Thoughts on Estate Planning and Over-Seas FlightsThoughts on Estate Planning and Over-Seas Flights

Imagine that you are preparing to fly an airplane from Los Angeles to Honolulu. You know that airplane engines need to be serviced and overhauled after a certain number of hours of operation and you also know that the plane you are going to fly to Honolulu, over 3,000 miles of open water, has not been serviced recently. Would you choose to ignore the service requirements of the engines of that airplane, knowing that  you have only one chance to get it right and that failure is not a viable option, particularly when that plane must travel non-stop for 3,000 miles? Unless you enjoy living on the edge, you would make sure that your airplane was in perfect operating condition by having the engines serviced at proper intervals, by persons who are specially qualified to ensure the safe operation of the aircraft.

Estate planning is similar to flying an airplane to Hawaii: you have one chance to get it right, because once you die, that estate plan, just like the airplane engines, has but one chance to work properly, and if the plan does not work properly, it is by then usually too late to correct the problems. As attorneys who have been focused on estate planning for many years, the attorneys at Grant Morris Dodds have seen many failed plans, or do-it-yourself plans, which, figuratively speaking, have ended up crashing into the Pacific Ocean somewhere between Los Angeles and Honolulu.

When you engage qualified estate planning attorneys to create and periodically review your estate planning documents, you are entrusting this planning to persons who have helped thousands of people successfully navigate the estate planning skies and who know what it takes to make sure that the plan will achieve your goals.

Estate Planning For Your Home

One area of failed planning often deals with a person’s home or personal residence. For many of us, our home is our source of security. Because many people fear the loss of their home as a result of medical bills, one spouse or the other going into a nursing home, etc., many people often engage in ill-advised transfers, which seem like a good idea at the time, but which, ironically, may in fact be the very cause for the loss of the home.  Often we meet with people who have transferred ownership of their homes to their children. This is usually done to protect against loss of the house as a result of expenses associated with nursing homes. The problem is that by transferring the home into the child’s name, the parent no longer controls the home. As a result, if a parent wants to sell the home to raise some cash, or wishes to improve cash flow through a reverse mortgage, the child, by being the owner, or even by merely being only a joint owner, can effectively prevent the parent from selling the home or obtaining a reverse mortgage. And there can be any number of reasons why the child may feel justified in preventing his parent from obtaining cash from the equity in the home.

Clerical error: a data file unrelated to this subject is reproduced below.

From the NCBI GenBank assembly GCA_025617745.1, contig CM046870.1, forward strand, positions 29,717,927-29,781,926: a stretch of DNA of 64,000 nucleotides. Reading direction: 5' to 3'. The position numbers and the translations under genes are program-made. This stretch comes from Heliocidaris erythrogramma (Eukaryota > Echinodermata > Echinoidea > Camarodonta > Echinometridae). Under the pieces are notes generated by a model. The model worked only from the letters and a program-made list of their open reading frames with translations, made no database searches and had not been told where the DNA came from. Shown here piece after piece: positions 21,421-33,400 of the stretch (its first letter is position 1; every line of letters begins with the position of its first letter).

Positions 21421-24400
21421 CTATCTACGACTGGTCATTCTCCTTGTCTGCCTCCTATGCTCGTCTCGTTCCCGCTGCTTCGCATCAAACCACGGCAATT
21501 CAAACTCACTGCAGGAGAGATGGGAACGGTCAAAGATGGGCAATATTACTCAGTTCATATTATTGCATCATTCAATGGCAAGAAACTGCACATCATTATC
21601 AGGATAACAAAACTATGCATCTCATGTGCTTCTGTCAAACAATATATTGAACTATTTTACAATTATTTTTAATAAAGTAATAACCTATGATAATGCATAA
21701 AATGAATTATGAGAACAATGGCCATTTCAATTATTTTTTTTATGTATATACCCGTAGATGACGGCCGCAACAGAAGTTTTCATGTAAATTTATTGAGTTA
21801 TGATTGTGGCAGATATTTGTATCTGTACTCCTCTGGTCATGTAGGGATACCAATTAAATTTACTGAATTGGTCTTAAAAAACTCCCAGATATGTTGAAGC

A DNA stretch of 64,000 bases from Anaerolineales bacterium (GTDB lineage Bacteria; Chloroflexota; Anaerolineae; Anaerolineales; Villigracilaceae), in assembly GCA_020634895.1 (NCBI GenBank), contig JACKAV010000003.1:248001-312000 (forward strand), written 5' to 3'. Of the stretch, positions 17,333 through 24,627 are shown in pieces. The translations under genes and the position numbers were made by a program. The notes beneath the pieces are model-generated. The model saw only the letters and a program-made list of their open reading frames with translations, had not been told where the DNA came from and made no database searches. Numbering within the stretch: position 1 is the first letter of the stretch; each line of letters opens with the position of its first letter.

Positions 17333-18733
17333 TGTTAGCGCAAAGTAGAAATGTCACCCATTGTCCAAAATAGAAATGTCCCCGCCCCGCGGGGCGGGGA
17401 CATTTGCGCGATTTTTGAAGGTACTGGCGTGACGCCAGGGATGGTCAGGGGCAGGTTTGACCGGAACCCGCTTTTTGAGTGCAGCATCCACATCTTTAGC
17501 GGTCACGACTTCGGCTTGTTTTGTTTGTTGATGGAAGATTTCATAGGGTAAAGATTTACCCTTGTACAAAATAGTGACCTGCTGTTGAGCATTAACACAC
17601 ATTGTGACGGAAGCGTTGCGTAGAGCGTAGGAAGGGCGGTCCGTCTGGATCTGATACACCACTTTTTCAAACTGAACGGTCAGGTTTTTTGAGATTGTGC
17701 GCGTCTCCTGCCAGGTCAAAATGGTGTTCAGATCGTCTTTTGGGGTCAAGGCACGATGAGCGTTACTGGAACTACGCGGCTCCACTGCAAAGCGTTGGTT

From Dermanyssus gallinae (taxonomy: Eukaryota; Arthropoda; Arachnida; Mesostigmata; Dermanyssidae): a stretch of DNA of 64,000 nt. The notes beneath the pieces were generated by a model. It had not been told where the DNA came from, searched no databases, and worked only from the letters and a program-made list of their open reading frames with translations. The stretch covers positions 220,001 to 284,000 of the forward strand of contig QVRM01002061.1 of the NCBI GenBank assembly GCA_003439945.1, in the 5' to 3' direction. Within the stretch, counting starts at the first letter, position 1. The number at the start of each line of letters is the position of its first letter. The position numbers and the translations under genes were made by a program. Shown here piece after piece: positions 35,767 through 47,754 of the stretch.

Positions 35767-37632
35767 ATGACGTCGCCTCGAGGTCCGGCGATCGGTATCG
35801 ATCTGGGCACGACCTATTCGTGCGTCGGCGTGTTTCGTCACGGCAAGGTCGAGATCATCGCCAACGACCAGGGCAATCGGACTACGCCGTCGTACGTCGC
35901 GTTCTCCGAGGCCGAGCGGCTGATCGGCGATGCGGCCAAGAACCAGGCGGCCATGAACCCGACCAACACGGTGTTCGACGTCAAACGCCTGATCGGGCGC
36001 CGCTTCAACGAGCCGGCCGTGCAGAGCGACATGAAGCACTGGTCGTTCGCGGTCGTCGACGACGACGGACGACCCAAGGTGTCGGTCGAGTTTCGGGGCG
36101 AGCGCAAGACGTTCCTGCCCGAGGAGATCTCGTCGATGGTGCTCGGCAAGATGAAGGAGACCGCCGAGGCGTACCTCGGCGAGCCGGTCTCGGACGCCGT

Problems with divorce.  An even more tragic result can occur where a home is transferred to a child and then that child is unexpectedly involved in a divorce. Where the home is given directly to the child, no strings attached, the home could end up as an asset of the marital estate between the divorcing child and his soon-to-be ex-spouse. In such cases, the child may not be able to give back the home even if he wanted to. The attorneys at Grant Morris Dodds also see cases where a child ends up declaring bankruptcy, and the home is lost to the child’s creditors.

Filing a homestead.  An excellent way to protect the home is through filing a homestead. The homestead protects the “equity” in your home from the claims of creditors. But a homestead is viable only if the person living in the home is also the owner. Thus, if you transfer your home to a child and continue to live in the home, the homestead you previously filed with the county recorded is no longer good because, although you continue to live in the home, you are no longer the owner and the homestead is void!

Protection from nursing home expenses.  Many times a person will transfer ownership of the home in anticipation of going into a nursing home, hoping that the transfer will save the home from being sold to cover nursing home expenses. Unfortunately, such a transfer will cause the person to be disqualified from obtaining assistance in covering nursing home expenses, and this disqualification can be for as long as five years. The result will be that the child will end up selling the home anyway, in the effort to raise the cash to cover the nursing home expenses, which will not be paid until the disqualification period ends.